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2015 Baltimore-Washington Conference


Meeting less than a mile from where the Methodist Church began in 1784, and just a few miles from where riots broke out in late April 2015, United Methodists of the Baltimore-Washington Conference started and ended their Annual Conference Session with one thought: being Christ’s presence in the city of Baltimore.

More than 1,200 clergy, laity and guests gathered at the Marriott Waterfront Hotel in Baltimore. They heard and saw riveting reports of how the church has responded following the riots that devastated the Sandtown-Winchester neighborhood of southwest Baltimore, and took action to approve a special offering June 7 throughout the conference to raise money for refurbishing the five churches in the neighborhood.

Conference members participated in a prayer march in Sandtown-Winchester on May 27, at the start of the session. Dozens of people, wearing bright red T-shirts that read “Putting Our Beliefs Into Action” gathered at Ames United Methodist Church and moved to what is called “ground zero” for the riots: the intersection of Pennsylvania and North avenues, where the CVS burned on national TV. There, they prayed, sang and were joined by neighborhood residents in comforting a family whose row house had caught on fire while they were there.

Bishop Marcus Matthews, presiding over his seventh conference session, started the three-day gathering by inviting members to stand and pray for the city of Baltimore in whatever way they were comfortable. Later, Baltimore Mayor Stephanie Rawlings-Blake greeted the assembly, thanking United Methodists for opening their doors on the day after the unrest and for still being there in ministry and mission long after the TV cameras had left.

Conference members heard a report from the laity and clergy who serve in the Sandtown-Winchester neighborhood, including a stirring Biblical interpretation tone poem by the Rev. Michael Parker. Parker, who lives in the neighborhood but who pastors Ames UMC in Bel Air, Maryland, was commissioned a probationary elder by Matthews on May 30. He was joined by 12 other candidates in that category, along with two who were commissioned as a deacon. Seven people were ordained elder by the bishop, one person was ordained a Deacon, and two others had their orders recognized.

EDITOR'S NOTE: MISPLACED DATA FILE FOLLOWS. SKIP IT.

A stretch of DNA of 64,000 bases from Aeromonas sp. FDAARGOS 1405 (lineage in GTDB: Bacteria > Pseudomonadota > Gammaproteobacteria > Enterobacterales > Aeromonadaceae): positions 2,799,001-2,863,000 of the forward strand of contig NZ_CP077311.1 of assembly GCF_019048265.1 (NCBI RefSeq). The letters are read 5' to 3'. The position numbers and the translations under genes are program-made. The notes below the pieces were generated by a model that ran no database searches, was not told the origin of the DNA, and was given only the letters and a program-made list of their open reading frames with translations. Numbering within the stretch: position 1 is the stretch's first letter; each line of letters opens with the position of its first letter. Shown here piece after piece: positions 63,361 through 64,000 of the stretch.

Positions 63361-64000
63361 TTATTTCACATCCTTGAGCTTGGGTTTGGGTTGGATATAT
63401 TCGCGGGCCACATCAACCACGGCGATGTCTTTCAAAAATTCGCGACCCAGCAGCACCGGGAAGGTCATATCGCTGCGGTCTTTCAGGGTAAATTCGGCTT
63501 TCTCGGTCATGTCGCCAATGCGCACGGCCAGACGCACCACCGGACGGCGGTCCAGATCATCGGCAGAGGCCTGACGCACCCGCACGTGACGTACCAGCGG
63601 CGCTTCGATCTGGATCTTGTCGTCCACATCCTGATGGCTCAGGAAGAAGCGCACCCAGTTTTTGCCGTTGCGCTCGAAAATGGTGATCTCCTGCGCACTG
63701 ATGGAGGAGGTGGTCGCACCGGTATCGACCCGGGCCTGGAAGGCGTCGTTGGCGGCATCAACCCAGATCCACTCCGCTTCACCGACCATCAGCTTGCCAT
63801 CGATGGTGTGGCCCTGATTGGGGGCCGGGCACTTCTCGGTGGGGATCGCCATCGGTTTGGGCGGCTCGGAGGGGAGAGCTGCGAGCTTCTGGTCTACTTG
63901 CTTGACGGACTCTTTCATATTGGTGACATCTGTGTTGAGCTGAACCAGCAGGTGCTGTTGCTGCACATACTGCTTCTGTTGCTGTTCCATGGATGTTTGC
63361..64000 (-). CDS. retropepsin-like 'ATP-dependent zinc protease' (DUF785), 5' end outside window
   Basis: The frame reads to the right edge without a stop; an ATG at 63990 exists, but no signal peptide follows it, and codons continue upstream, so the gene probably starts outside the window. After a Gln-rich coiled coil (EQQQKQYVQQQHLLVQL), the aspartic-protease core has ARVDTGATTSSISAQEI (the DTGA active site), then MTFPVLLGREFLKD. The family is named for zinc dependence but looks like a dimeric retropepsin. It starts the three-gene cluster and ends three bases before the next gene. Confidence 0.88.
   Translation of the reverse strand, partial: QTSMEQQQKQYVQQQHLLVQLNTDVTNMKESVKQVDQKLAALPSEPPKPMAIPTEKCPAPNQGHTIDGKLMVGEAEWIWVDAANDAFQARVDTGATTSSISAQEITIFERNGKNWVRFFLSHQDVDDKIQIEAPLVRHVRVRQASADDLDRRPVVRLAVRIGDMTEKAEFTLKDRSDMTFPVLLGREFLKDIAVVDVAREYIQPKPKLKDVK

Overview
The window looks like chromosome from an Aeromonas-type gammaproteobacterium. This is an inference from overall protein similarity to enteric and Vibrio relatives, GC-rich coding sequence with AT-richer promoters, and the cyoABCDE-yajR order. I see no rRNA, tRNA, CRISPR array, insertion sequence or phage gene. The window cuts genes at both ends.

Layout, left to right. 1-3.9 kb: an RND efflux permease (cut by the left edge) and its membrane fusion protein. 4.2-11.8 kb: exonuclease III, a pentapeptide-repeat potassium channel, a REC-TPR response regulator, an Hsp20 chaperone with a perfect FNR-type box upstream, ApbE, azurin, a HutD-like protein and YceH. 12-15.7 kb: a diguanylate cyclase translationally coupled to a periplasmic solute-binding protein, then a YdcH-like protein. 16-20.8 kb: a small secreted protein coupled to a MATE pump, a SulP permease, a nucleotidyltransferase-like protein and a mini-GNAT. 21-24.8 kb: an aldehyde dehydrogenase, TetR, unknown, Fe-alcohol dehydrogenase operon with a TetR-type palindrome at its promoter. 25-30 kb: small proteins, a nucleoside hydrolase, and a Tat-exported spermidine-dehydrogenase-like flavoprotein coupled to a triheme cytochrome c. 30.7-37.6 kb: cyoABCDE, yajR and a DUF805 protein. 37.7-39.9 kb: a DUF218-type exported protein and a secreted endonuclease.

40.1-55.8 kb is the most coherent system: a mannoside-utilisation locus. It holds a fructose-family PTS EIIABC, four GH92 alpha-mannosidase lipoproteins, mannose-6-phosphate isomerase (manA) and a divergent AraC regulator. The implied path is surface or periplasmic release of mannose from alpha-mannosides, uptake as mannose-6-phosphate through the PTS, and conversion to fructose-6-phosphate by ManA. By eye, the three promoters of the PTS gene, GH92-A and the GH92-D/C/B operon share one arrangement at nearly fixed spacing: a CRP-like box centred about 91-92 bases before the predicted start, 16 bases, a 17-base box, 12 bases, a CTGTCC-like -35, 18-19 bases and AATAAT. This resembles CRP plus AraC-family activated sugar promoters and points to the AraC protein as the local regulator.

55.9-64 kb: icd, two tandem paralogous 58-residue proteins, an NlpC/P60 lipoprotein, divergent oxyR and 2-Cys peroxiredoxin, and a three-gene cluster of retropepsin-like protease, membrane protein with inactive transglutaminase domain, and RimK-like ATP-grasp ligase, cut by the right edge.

Following the service of Commissioning and Ordination, Matthews led those newly commissioned and ordained, along with dozens of other clergy all dressed in white albs with flowing red stoles, and processed outside the hotel to pray for the city.

In between the Baltimore City bookends, conference members witnessed powerful worship, Bible teaching and moments where the Holy Spirit was touchable.

One such moment occurred during the Circles of Grace process, which occurred Thursday night. Conference members gathered in small groups in the hotel ballroom, sitting in circles of 10 to 12 people. There, guided by the bishop, members took time to listen to one another discuss four resolutions that had come to the conference seeking the conference’s blessing before being sent on to the 2016 General Conference.

The first petition sought to remove the sentence, “The United Methodist Church does not condone the practice of homosexuality and considers this practice incompatible with Christian teaching” from the Book of Discipline. The other three resolutions concerned issues between science, theology and the church.

Following the Circles of Grace, members voted on each petition. The first petition was approved by a vote of 539 yes to 234 no. That petition will now go to the 2016 General Conference noting how the Baltimore-Washington Conference voted. Only General Conference has the authority to change the Book of Discipline, and they next meet in May 2016.

The other three petitions received mixed results. A petition that sought the General Conference to re-adopt a resolution in the Book of Resolutions around “God’s Creation and the Church” was approved by BWC members, 642 to 127. Two other petitions—one opposing the teaching of creationism in public schools, and one on climate change – were defeated, 370 to 403, and 330 to 438, respectively. Those petitions may still be sent to General Conference by the author of the petitions, but they will not have the support of the BWC Session.

Another moment of holy conferencing occurred during what is, normally, contentious debate. Jen Ihlo, chair of the BWC’s Rules Committee, brought a resolution that would incorporate the Circles of Grace process into the conference rules. Currently, conference rules must be suspended to use the Circles of Grace process. Matthew Sichel, a lay member from Wesley UMC in Hampstead, moved to amend the Ihlo resolution. His amendment sought to bring a way into the Circles process whereby petitions and/or resolutions could be amended during the process. Currently, that is not possible.

After several speeches for and against the Sichel amendment (using Robert’s Rules of Order), debate was halted by Bishop Matthews for the memorial service, a so-called “order of the day.”

When the session resumed after lunch, Matthews took to the stage.

“Who knew that an order of the day would provide an opportunity for us to dare to believe,” he said. “I’m always open to God’s surprises.”

During the break, he said, he, Ihlo and Sichel had had a chance to talk. “It was a time of holy conferencing,” the bishop said. “Matt and Jen have something to share with you.”

At that, Sichel and Ihlo came to the podium. Together, they announced that they had reached an agreement whereby they would withdraw the motion and the resolution to allow a time for reflection and information gathering regarding the Circles of Grace process.

“By mid-fall,” Ihlo said, “we commit to having a working resolution on the Circles of Grace, and we’ll post that on the BWC Website. Hopefully, by Jan. 15, we will have a resolution on the Circles of Grace that embodies the spirit of the Circles process but addresses the concern about perfecting resolutions.”